Small objects such as pennies, buttons or counters.
One player is the leader and has the ten frame cards in a pile, face down.
Other players have a blank ten frame and ten small objects each.
The leader turns over the top card for a few seconds and then turns it back again.
Other players make the pattern they saw with objects on their ten frame.
The leader turns over the card again to check the patterns. Players who were correct score one point.
Play until all cards have been turned over, or one player reaches 10 points.
The winner is the player with most points.
Make the number on your ten frame one more than the number on the card.
Make the number on your ten frame two more than the number on the card.
Make the number on your ten frame one less than the number on the card.
Make the number on your ten frame two less than the number on the card.
2. Who has more?
For 2 players
A set of Digit Dog ten frames for each player, in a pile face down.
On the count of 3, players turn over their top card. The player with more dogs wins the two cards and says “I have …….dogs. I have more dogs than you”. The other player says “I have ……. dogs. I have fewer dogs than you”.
The game ends when all cards have been turned over. The winner is the player with more cards.
The player with the fewer dogs wins the cards.
Say how many more and how many fewer dogs there are.
A few sets of Digit Dog ten frame flash cards – large or small
Place the cards in a pile face down.
One player shows the top card and then turns it back again, the other players have to say how many dogs were on the card. The length of time that the card is revealed can get shorter as learners get better at recognising the patterns.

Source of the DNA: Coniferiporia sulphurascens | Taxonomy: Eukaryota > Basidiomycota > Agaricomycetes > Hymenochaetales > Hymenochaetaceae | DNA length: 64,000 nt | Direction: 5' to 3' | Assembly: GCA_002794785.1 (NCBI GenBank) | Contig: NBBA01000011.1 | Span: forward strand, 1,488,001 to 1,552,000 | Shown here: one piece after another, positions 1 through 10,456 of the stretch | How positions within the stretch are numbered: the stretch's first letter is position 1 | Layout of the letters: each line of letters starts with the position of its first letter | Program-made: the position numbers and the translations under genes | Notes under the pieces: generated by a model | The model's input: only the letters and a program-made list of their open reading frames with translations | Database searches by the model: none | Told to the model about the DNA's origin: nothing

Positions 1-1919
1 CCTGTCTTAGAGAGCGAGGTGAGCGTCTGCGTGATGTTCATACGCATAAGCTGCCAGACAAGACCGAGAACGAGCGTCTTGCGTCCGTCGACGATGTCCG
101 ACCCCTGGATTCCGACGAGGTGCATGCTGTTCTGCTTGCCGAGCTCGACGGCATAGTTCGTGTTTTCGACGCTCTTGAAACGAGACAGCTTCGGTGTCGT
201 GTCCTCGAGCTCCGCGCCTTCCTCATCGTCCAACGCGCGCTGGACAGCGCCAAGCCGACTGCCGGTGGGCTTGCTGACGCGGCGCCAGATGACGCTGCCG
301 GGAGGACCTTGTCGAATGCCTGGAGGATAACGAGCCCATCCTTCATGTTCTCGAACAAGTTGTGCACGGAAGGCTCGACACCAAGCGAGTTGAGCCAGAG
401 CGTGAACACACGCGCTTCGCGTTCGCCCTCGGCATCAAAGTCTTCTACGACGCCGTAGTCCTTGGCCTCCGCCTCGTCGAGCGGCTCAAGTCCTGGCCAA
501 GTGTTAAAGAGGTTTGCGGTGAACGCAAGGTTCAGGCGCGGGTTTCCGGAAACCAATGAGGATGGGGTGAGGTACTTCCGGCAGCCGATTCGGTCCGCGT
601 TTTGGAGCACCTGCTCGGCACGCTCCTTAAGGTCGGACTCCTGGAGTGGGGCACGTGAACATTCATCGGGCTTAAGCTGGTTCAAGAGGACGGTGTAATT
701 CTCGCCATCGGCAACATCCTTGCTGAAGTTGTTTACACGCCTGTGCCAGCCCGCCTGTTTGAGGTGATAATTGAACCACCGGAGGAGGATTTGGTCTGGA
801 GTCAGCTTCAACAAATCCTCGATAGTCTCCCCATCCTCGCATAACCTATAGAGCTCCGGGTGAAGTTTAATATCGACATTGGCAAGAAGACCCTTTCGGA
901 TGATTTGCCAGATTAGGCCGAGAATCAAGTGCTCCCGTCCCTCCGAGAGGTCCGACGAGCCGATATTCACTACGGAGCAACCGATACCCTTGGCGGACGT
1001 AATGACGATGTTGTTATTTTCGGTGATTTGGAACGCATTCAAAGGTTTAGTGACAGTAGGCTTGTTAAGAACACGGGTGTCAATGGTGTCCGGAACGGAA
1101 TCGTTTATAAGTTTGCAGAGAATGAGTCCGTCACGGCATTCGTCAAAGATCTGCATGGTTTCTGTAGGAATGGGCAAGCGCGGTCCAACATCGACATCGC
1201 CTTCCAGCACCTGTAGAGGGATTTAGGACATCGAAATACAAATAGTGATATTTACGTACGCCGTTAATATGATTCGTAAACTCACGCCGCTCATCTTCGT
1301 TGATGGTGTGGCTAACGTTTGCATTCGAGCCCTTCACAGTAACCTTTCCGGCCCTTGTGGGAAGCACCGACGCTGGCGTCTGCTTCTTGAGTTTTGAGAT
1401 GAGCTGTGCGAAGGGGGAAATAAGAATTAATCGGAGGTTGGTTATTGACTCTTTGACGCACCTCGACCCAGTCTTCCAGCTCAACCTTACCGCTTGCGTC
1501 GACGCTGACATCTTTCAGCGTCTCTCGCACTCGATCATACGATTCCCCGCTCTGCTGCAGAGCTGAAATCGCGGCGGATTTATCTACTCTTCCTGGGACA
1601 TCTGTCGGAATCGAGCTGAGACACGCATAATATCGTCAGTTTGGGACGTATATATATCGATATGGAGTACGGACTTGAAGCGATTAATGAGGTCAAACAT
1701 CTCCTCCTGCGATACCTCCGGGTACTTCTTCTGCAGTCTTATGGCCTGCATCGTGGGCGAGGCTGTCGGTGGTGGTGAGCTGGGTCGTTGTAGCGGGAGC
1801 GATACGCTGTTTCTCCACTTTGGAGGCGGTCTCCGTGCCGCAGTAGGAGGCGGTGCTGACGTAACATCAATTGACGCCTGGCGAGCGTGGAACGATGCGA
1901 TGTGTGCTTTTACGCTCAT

Encourage learners to recognise patterns and to work out the number without counting each dog.
How did you know how many there are? Explain your thinking.
For learners still practising counting accurately, turn over the cards and count each dog. Place an object on each dog and count the objects.
For a challenge: turn over the card, show the dogs and then hide them again. This time say one more than the number of dogs or one less than the number, e.g. if there were 4 dogs on the card, you would say “one more is 5” or “one less is 3”.
Show these slides for a couple of seconds to practise saying how many objects there are without counting in ones.
Click once to reveal an image, click again for it to disappear.
Ask: “How many Digit Dogs can you see?”
At first learners will want to count each dog and you will need to leave the image on the screen. Practise recognising the groups of dogs and saying how many there are without having to count each one. How quickly can you do this?
Being able to look at a small set of objects (up to 5) and say how many there are without counting in ones is called subitising. Once children can count objects accurately we want them to move onto subitising, this is an important step in the development of number sense.
It is easier to subitise if objects are arranged in recognisable patterns, such as the dice dot patterns or on ten-frames. The frames are used so that learners can relate numbers to 5 and 10, an important understanding for calculation.
Perceptual subitising – instantly recognising a small group of objects, usually up to 5 or 6.
How many Digit Dogs can you see?
Conceptual subitising – seeing smaller groups of objects within a larger group to say how many there are without counting in ones. We do this when there are more than 5 or 6 objects.
I know there are 7 because I see 5 and 2 more.
I know there are 7 because I can see 4 and 3 more.